TJ Ryan Foundation Research Associate, John Quiggin, writes in The Conversation (24.2.20) that, with Australia’s tourism sector hit hard by the impacts of bushfires and coronavirus, there are good reasons to think it may take a lot longer than in the past for visitor numbers to bounce back.
‘Australia’s catastrophic bushfire season has done immense damage to Australia’s tourist industry. Then, just as heavy rain began to bring the situation under control, came the coronavirus outbreak in China – now the top source of international visitors to Australia. Tourism from China, already greatly reduced, ended with the ban on non-citizens travelling from China.
‘The general assumption has been that, once the immediate crises are over, Australia’s tourist numbers will bounce back.
‘Optimists point to examples such as Japan following the March 2011 earthquake and tsunami that killed more than 15,000 people, resulted in the Fukushima Daiichi nuclear disaster and forced more than 500,000 people to evacuate.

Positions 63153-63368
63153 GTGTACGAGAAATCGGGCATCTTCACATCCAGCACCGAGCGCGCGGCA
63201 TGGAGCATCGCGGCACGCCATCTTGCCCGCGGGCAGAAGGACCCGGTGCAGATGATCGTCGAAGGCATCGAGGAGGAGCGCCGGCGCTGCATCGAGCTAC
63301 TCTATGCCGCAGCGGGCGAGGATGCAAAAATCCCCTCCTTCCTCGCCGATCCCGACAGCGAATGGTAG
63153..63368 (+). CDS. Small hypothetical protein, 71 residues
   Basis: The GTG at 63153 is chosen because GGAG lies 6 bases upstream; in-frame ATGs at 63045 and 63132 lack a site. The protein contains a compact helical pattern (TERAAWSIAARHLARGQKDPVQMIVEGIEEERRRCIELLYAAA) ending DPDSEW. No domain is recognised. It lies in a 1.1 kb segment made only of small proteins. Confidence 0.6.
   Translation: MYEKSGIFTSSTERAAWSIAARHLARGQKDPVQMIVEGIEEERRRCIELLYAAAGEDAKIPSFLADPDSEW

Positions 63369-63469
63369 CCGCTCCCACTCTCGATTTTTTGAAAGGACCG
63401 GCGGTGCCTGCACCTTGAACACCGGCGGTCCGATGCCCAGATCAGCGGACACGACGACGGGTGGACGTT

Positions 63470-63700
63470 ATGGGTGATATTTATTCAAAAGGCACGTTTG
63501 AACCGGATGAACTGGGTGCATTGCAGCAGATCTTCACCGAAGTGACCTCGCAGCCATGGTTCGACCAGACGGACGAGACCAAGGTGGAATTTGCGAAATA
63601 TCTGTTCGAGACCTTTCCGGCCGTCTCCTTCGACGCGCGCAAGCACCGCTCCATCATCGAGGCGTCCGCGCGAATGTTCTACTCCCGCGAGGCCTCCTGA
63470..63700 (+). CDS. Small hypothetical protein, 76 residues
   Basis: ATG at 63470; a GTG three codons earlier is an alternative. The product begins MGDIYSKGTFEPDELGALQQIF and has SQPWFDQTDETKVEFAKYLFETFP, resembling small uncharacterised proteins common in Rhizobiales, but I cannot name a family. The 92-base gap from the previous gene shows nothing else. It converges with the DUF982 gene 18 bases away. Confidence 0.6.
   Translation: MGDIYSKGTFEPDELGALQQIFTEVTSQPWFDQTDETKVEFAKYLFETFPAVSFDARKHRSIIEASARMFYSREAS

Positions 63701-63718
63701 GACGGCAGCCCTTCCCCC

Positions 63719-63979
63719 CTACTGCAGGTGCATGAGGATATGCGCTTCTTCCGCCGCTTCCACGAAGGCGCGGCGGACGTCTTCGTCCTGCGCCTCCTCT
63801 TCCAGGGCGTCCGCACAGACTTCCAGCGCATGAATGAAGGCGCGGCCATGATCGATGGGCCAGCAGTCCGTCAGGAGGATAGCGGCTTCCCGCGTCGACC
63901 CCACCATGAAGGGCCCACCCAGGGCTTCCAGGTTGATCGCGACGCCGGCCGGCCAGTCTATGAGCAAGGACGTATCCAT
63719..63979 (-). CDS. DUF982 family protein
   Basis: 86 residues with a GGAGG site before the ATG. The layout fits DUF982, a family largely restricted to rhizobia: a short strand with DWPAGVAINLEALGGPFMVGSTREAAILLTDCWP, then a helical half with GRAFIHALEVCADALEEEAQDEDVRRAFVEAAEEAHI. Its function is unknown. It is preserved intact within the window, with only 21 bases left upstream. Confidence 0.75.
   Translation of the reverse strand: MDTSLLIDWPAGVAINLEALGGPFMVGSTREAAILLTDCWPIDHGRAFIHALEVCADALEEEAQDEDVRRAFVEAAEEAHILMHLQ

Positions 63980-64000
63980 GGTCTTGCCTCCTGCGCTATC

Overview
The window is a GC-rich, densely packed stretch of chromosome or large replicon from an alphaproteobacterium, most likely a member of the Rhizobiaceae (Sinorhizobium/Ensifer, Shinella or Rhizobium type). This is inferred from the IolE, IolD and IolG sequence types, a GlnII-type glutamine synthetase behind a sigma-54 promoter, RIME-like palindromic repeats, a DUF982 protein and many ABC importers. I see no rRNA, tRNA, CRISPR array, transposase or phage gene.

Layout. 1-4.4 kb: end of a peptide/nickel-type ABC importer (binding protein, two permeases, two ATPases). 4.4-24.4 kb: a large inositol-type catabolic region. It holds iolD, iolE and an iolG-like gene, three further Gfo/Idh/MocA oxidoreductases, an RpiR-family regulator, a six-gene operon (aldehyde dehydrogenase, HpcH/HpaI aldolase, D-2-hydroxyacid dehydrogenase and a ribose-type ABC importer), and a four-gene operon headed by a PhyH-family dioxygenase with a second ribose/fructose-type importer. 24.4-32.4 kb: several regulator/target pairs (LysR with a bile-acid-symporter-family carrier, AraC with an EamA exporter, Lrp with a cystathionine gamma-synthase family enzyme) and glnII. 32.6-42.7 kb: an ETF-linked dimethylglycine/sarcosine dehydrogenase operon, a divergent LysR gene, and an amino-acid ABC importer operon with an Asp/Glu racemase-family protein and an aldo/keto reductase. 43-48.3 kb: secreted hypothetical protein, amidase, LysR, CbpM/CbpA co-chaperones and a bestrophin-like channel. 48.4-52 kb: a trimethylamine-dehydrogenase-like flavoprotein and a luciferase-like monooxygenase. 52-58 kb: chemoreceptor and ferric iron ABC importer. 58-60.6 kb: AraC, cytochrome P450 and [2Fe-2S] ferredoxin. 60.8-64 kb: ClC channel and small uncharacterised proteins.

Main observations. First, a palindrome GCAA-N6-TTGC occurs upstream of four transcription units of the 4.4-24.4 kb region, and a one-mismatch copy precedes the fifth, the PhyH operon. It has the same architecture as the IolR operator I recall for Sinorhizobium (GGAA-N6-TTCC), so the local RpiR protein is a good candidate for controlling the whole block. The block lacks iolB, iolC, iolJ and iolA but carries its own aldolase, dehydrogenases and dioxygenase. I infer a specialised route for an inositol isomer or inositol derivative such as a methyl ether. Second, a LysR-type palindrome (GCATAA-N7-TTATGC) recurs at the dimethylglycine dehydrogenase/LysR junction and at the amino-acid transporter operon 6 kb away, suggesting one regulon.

‘Tourism to Japan took a hit. International visits in 2011 fell 28%, to 6.2 million from 8.6 million in 2010. By the end of 2012, however, numbers were back to more than 8.3 million. Tourism to the devastated Fukushima region took a little longer to bounce back, but by fiscal 2015 had recovered to nearly 90% of numbers in fiscal 2010.
‘… There are, however, good reasons to think this time is different.’
The end of global travel as we know it: an opportunity for sustainable tourism
Freya Higgins-Desbiolles writes in The Conversation (18.3.20) about the impact of the Covid-19 pandemic on international travel, and how this might prompt moves for more sustainable travel patterns in Australia’s tourism industry.
‘Saturday, 14 March 2020, is “The Day the World Stopped Travelling”, in the words of Rifat Ali, head of travel analytics company Skift. That’s a little dramatic, perhaps, but every day since has brought us closer to it being reality.
‘The COVID-19 crisis has the global travel industry – “the most consequential industry in the world”, says Ali – in uncharted territory. Nations are shutting their borders. Airlines face bankruptcy. Ports are refusing entry to cruise ships, threatening the very basis of the cruise business model.
‘Associated hospitality, arts and cultural industries are threatened. Major events are being cancelled. Tourist seasons in many tourist destinations are collapsing. Vulnerable workers on casual, seasonal or gig contracts are suffering. It seems an epic disaster – but is it?’